It's about time that Jack O'Malley, the Cook County state's attorney, receive praise and glory for cracking down on men who have sex with underage females.This is the crime that used to be called statutory rape. It now has another name, but it still adds up to men having their way with females under 17.Most people aren't aware of how often this happens. But you need only look at the teen-age birth rate.In Chicago, more than 10,000 unmarried teen-age girls have babies every year. In the suburbs, another 2,000 to 3,000.
NEWS
By Glenn McNatt | July 11, 2009
When the Baltimore City Police Department invited me to spend a day with its officers recently, I had visions of myself in a bulletproof vest tearing though the streets in hot pursuit of bad guys, or swooping down in a chopper on the trail of a burglary in progress. Alas, that's not quite what my hosts had in mind. Instead, they wanted me to appreciate the heroic - or at least extremely extensive - efforts the department is making to ensure that the crime reports its officers submit are timely, accurate and complete.
NEWS
By Thomas L. Friedman | December 12, 2002
WASHINGTON - There are few things you can count on in life. But one is that NATO will end its annual summit, as it did a few weeks ago, with a call for the creation of "a NATO rapid reaction force" to deal with the "new threats of the 21st century." When all else fails, when you can't think of anything for an alliance to do, call for a rapid reaction force. I weep for the trees that will now be chopped down for all the think-tank studies about what this NATO force should do. A NATO rapid reaction force?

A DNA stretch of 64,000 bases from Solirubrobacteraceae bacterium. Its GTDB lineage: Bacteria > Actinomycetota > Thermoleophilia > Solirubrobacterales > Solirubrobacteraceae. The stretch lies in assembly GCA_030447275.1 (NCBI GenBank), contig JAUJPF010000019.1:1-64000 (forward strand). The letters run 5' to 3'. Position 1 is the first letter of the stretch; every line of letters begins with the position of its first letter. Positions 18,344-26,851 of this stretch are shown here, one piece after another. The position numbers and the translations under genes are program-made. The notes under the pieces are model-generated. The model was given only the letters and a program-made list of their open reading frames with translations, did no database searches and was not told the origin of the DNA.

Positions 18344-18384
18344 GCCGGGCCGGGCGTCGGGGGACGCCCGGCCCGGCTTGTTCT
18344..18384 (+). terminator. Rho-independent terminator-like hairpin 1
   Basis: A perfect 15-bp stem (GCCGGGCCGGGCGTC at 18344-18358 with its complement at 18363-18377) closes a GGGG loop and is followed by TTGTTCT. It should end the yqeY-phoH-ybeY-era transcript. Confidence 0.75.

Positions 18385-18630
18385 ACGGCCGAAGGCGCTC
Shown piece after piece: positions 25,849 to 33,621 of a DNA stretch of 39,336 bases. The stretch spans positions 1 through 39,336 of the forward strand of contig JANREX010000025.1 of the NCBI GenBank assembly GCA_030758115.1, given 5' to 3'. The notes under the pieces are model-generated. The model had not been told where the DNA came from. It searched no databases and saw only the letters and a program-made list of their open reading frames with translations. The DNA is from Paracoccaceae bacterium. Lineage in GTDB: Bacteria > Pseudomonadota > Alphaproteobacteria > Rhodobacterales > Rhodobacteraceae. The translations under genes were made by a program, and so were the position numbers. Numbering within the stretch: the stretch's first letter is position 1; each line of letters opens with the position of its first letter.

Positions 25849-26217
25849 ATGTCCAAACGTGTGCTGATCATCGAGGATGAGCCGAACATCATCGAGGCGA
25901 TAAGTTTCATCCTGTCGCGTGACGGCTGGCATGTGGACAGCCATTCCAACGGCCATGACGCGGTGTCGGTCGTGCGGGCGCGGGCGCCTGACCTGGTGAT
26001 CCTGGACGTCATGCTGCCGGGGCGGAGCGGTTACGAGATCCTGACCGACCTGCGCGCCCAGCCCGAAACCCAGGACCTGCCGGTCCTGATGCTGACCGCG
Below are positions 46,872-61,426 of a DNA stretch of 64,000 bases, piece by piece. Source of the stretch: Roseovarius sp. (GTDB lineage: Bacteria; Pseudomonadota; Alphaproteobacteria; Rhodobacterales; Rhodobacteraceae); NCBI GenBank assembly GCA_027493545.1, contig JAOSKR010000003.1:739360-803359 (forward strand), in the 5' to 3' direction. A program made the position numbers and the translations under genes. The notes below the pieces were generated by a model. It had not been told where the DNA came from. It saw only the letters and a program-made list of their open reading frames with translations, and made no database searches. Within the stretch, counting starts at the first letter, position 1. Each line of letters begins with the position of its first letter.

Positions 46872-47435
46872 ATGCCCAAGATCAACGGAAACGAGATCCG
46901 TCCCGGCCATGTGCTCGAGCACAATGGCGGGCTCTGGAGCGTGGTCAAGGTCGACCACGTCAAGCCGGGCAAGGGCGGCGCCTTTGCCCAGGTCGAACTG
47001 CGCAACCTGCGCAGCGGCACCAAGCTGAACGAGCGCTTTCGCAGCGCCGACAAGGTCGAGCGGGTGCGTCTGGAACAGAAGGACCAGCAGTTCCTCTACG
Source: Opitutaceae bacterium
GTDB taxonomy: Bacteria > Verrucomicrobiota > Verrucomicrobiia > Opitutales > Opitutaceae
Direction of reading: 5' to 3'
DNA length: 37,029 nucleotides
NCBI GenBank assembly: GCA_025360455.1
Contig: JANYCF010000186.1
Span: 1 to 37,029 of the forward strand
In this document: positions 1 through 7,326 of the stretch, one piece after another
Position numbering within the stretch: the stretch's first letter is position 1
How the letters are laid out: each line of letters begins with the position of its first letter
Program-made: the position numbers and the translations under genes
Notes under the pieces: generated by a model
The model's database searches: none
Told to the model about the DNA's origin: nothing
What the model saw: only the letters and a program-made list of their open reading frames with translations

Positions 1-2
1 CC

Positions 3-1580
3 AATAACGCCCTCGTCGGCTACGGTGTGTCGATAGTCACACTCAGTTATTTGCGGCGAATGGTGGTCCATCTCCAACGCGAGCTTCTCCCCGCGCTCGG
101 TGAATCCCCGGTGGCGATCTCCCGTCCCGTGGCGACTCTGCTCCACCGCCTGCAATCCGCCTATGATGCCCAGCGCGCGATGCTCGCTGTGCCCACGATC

FEATURES
By Ann Hornaday and Ann Hornaday,SUN FILM CRITIC | July 3, 1998
"The Opposite of Sex" is one of those scrappy little human serio-comedies for which the word "quirky" seemed to be invented. And Dedee Truitt would just hate that. Dedee, a hard-looking, tough-talking, 16-year-old runaway from Louisiana, can't stand words like "scrappy" and "quirky." They make her want to puke. She makes her world-view quite clear early in her narration of "The Opposite of Sex." She has "no heart of gold, and I'm not going to grow one, either." So there. One of the supreme accomplishments of "The Opposite of Sex" is that it bears such warmth and humor in spite of its toxic center.
NEWS
By Justin Fenton and Justin Fenton,justin.fenton@baltsun.com | June 10, 2009
Police Commissioner Frederick H. Bealefeld III is set to participate in a 10-mile run June 20 to benefit the Baltimore Police Foundation - and the amount of money raised will be dictated by how fast he can run. The University of Maryland Heart Center Baltimore 10-Miler, which starts at Druid Hill Park, is expected to feature more than 3,000 runners. The last one off the starting line will be Bealefeld. Corrigan Sports Enterprises, a local sports promotion group, has pledged to donate $2 for each runner Bealefeld passes, with police trainees slapping "Caught by the Commish" stickers on those left in the commissioner's dust.
SPORTS
By Jamison Hensley and Jamison Hensley,jamison.hensley@baltsun.com | April 23, 2009
Cornerback has undergone more change than any other position on the Ravens, but their offseason restocking of the secondary might not be complete. The Ravens are considering taking a cornerback in the early rounds of the NFL draft, and they are intrigued by Illinois' Vontae Davis in the first round and Utah's Sean Smith in the second. "I think corners are like pitchers in baseball - you can never have enough," said Eric DeCosta, the Ravens' director of player personnel. "You never want to get beat because your corners aren't good enough to play or not healthy.
NEWS
By Stephanie Desmon and Stephanie Desmon,Sun reporter | November 27, 2007